Hello wonderful people! I just want to share some of my favorite studying methods and add a personal review about it. Hope you guys like it!
I. Note Taking
a. Flashcards + Doodles I associate things with some doodles that’ll make sense to me personally. Sometimes, I make puns on things I need to remember so that I can recall them easily. This really helps me since I tend to forget things easily.
b. Lecture notes + Drawings Since I’m a visual learner, I draw things on corner by corner of the paper and write information beside them! I also color-code terms or the topic itself to make myself remember things easily. It became helpful to me on memorizing rules on my Research I subject and as well as some terms on Statistics and Probability!
c. Personalized note taking system My note taking system is kind of similar to Cornell note taking system. I fold my paper into half, mostly the left side’s wider than the right side (but I also do it on the other way). On the right side, I put graphs, formulas, charts and other important information. Meanwhile, I put the key points and notes on the left side or the explanation of the presented graph/formula/chart. I adapted this method recently and I’m loving it!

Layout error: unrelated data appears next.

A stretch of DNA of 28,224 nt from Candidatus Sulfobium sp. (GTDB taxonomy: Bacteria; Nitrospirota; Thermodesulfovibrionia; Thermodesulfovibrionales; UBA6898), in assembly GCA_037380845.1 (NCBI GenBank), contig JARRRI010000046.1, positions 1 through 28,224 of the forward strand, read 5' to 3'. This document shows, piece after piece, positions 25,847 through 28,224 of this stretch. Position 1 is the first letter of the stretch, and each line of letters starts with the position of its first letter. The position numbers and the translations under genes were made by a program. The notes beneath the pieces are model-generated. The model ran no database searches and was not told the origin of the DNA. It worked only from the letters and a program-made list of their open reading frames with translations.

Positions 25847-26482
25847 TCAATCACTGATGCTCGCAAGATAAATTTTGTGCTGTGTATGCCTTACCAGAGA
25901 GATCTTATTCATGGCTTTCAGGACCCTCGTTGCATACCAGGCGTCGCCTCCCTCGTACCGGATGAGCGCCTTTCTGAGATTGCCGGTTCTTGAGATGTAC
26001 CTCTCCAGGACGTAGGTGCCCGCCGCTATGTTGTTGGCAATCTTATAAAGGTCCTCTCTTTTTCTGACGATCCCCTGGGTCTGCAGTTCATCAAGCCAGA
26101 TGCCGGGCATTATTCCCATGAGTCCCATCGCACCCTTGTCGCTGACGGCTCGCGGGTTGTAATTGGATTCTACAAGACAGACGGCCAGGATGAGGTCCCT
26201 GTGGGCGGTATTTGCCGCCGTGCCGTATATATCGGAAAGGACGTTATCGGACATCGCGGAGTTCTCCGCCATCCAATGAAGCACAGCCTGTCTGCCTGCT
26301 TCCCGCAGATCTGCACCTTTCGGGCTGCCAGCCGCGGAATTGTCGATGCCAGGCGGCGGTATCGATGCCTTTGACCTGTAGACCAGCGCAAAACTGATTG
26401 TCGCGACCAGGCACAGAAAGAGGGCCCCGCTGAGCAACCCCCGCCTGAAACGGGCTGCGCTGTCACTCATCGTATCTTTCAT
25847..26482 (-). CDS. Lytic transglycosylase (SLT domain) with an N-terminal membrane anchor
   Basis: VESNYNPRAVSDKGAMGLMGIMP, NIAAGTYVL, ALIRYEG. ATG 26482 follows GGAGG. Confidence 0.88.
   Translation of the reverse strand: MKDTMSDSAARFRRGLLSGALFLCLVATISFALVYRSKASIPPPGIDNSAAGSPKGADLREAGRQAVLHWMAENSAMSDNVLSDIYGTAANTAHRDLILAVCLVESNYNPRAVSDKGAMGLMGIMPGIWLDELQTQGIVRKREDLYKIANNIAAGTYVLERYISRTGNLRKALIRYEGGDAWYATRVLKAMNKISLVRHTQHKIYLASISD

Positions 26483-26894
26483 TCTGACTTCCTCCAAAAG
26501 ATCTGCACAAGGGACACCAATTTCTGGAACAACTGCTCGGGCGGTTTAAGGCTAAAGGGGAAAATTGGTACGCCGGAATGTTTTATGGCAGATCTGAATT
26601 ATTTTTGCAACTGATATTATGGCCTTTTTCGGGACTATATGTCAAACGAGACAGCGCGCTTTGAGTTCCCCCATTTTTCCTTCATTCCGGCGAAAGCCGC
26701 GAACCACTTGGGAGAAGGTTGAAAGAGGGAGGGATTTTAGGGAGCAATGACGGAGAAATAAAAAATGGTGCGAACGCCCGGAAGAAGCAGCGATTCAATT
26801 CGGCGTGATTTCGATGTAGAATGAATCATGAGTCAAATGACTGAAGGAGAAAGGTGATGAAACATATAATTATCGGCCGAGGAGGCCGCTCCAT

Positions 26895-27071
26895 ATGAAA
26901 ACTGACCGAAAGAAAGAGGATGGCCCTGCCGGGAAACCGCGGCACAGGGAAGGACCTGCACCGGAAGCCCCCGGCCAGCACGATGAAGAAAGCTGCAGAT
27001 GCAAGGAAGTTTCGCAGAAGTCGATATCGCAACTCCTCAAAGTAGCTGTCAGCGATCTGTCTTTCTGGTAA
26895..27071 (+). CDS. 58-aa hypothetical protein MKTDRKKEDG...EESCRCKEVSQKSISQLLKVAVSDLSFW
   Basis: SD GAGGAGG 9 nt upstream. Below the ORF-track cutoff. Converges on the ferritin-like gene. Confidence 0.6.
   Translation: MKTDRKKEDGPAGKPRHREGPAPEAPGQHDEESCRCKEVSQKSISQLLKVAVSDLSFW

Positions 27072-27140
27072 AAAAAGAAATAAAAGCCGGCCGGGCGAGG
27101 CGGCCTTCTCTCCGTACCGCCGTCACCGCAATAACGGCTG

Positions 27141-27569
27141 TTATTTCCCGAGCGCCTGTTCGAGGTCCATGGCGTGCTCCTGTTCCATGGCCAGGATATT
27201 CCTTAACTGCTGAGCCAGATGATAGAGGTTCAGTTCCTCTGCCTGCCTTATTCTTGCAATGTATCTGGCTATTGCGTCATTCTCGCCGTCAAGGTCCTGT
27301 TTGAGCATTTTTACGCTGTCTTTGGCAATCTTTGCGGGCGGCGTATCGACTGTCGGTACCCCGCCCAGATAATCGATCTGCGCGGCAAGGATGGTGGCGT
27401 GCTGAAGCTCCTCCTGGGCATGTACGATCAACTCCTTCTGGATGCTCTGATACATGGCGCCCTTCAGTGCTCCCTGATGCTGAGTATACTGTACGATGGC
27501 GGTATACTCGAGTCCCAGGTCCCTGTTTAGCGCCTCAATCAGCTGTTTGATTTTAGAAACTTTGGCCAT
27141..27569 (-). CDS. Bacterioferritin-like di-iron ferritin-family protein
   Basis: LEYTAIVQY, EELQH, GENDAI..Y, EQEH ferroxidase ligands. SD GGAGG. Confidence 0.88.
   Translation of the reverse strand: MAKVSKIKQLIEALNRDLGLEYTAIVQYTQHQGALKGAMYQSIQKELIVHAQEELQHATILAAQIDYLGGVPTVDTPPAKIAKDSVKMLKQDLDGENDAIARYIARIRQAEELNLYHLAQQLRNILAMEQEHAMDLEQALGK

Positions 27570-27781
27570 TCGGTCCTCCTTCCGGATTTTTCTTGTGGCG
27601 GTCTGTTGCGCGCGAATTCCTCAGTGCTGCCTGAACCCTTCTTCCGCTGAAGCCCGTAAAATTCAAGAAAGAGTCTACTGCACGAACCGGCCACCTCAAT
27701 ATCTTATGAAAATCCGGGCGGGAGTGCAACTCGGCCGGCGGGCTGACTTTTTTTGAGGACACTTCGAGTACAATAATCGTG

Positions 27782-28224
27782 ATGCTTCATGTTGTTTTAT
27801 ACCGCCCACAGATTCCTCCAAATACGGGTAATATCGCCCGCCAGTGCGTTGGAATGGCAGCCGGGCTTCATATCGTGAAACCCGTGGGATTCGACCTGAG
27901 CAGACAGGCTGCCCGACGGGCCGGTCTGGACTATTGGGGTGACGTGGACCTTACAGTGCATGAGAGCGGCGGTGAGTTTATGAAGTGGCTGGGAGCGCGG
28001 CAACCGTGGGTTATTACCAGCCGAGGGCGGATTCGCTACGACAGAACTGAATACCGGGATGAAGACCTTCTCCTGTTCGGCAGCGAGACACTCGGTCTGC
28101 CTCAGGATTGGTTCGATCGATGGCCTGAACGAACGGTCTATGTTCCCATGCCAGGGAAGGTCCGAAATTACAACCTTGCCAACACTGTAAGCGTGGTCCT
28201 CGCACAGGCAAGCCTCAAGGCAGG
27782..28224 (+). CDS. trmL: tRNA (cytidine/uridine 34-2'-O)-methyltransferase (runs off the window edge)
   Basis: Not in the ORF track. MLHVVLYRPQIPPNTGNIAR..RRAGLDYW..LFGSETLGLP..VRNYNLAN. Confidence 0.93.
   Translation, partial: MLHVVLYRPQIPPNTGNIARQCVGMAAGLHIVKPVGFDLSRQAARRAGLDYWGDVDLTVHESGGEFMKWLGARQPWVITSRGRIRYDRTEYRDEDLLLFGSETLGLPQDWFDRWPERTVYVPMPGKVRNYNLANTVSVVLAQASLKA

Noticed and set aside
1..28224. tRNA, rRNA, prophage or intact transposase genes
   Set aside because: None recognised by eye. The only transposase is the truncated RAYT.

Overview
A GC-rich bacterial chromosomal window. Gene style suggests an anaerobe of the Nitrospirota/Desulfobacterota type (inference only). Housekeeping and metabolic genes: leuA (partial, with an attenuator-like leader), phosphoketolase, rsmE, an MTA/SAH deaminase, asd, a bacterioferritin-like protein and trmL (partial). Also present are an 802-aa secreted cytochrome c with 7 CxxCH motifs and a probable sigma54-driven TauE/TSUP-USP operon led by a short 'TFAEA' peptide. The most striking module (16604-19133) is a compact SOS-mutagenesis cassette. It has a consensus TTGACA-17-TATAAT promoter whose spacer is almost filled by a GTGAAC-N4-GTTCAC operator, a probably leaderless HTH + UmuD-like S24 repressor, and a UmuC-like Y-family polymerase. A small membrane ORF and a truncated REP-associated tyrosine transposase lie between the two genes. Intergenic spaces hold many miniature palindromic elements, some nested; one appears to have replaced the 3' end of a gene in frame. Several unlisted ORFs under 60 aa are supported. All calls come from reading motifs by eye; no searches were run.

II. Recording I record myself teaching my chosen topic. Mostly, I address it to myself since I like to talk to myself in second person’s point of view. I also like to add puns or personal remarks about a certain thing. The negative thing about this is that it is time-consuming (sometimes a broad topic can last up to 30 minutes) but it helps me to understand things if I really can’t grasp the concept that well. During my free time at school, I listen to my recordings like an audio book or a podcast. It’s quite entertaining to me, I’m not lying, haha. This became helpful to me on my exams and quizzes.
So these are my favorite studying methods! If you want to try them, just go for it! Happy studying!
This hardly even scratches the surface, but it’s got some nice pro-tips I think:
1. Big words does not mean more scientific. Scientists use layman’s terms, too.
2. Take a minute to give yourself a quick refresher on human anatomy. Please. Do it for all of us.
3. There is not one catch all “Science Lab”. There is NO REASON why a chemist, a biologist, and an engineer would have the same set-up or equipment. A lot of people think beakers and test tubes when they think of scientists, but that’s not always reasonable or practical. Know your field!
4. Rehashing the shake-and-bake lab you did in your high school introductory chemistry course does not make for a convincing experiment for your character, unless they’re in a high school introductory chemistry course (no matter how impressive you think the word titration looks on paper.)
5. Sticking a needle into a normal mouse does not a transgenic/mutant mouse make. Making a mutant strain of ANYTHING takes time, and if you want your mouse to glow it’s going to be one of the offspring, not the mother, that lights up like a christmas tree. (in some fandoms this doesn’t really apply…if I can suspend disbelief for the Hulk or Spider-Man I can let your GFP tagged rat slide)